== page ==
US7505173B2 - System and method for spatial gray balance calibration using hybrid sensing systems - Google Patents

System and method for spatial gray balance calibration using hybrid sensing systems Download PDF

Info

Publication number
US7505173B2
US7505173B2 US11/170,928 US17092805A US7505173B2 US 7505173 B2 US7505173 B2 US 7505173B2 US 17092805 A US17092805 A US 17092805A US 7505173 B2 US7505173 B2 US 7505173B2
Authority
US
United States
Prior art keywords
color
preselected
image
output
producing
Prior art date
Legal status (The legal status is an assumption and is not a legal conclusion. Google has not performed a legal analysis and makes no representation as to the accuracy of the status listed.)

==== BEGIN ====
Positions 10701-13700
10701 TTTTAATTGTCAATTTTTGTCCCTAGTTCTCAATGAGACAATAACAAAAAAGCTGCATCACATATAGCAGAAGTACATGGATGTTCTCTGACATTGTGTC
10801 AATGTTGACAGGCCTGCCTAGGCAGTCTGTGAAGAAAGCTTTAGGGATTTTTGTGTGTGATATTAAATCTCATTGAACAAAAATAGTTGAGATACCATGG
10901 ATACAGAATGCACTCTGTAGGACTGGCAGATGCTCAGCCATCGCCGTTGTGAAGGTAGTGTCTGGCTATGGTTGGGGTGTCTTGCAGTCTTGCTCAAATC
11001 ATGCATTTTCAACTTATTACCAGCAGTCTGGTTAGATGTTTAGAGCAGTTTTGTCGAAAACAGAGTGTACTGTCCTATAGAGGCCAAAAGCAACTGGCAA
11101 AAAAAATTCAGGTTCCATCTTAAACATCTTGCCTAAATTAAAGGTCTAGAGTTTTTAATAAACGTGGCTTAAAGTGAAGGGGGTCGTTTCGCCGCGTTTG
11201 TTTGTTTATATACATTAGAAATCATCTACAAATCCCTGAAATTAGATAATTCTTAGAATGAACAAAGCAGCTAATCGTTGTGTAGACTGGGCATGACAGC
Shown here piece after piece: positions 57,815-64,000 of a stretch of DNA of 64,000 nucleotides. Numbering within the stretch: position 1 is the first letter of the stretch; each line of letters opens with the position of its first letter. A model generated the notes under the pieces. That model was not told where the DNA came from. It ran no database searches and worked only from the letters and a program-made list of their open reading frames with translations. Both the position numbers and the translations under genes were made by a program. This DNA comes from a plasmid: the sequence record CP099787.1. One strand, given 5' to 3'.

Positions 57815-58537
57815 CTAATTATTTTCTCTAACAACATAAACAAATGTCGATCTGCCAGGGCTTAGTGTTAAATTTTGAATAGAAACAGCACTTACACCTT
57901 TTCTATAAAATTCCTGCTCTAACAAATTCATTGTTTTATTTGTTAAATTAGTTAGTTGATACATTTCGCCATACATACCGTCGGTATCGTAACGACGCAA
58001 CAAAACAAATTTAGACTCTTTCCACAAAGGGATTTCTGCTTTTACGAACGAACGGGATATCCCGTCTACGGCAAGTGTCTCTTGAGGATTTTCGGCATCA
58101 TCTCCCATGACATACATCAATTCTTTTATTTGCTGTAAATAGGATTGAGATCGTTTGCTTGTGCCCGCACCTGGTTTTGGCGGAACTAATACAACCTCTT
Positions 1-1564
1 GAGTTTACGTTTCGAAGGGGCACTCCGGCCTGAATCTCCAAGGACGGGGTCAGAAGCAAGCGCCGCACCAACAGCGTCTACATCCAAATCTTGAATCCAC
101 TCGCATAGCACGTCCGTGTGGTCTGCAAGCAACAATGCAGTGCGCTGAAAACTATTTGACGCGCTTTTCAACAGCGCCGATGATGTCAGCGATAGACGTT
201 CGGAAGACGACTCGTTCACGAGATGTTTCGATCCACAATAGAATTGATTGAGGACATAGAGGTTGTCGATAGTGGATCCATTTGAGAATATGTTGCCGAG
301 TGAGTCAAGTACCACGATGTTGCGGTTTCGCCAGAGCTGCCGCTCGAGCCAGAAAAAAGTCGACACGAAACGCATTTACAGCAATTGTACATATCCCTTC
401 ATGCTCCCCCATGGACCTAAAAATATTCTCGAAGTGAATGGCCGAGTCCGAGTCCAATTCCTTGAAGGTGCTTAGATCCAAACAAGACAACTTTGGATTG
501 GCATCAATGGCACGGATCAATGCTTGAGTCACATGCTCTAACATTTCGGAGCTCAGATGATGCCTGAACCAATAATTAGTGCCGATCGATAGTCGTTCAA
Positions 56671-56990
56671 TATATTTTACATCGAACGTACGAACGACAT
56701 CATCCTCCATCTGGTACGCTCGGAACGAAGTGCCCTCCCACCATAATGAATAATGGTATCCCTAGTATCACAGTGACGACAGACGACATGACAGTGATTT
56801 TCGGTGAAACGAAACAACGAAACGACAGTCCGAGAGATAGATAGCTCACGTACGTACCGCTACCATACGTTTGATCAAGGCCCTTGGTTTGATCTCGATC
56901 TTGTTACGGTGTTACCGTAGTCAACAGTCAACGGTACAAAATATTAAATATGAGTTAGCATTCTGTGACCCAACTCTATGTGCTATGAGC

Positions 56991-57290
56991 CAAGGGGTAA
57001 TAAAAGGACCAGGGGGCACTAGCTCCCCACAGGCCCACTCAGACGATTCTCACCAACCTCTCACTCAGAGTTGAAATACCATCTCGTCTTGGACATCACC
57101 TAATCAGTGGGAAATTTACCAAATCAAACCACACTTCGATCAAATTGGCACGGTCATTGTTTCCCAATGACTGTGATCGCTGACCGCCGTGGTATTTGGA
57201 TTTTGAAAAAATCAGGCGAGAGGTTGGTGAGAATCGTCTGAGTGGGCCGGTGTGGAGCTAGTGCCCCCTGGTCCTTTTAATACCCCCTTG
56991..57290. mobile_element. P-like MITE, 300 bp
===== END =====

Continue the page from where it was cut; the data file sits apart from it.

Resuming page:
Active, expires
Application number
US11/170,928
Other versions
US20060285134A1 (en
Inventor
R. Enrique Viturro
Lalit K. Mestha
Current Assignee (The listed assignees may be inaccurate. Google has not performed a legal analysis and makes no representation or warranty as to the accuracy of the list.)
Xerox Corp
Original Assignee
Xerox Corp
Priority date (The priority date is an assumption and is not a legal conclusion. Google has not performed a legal analysis and makes no representation as to the accuracy of the date listed.)
Filing date
Publication date
Priority to US69070705P priority Critical
Application filed by Xerox Corp filed Critical Xerox Corp
Priority to US11/170,928 priority patent/US7505173B2/en
Assigned to XEROX CORPORATION reassignment XEROX CORPORATION ASSIGNMENT OF ASSIGNORS INTEREST (SEE DOCUMENT FOR DETAILS). Assignors: MESTHA, LALIT K., VITURRO, R. ENRIQUE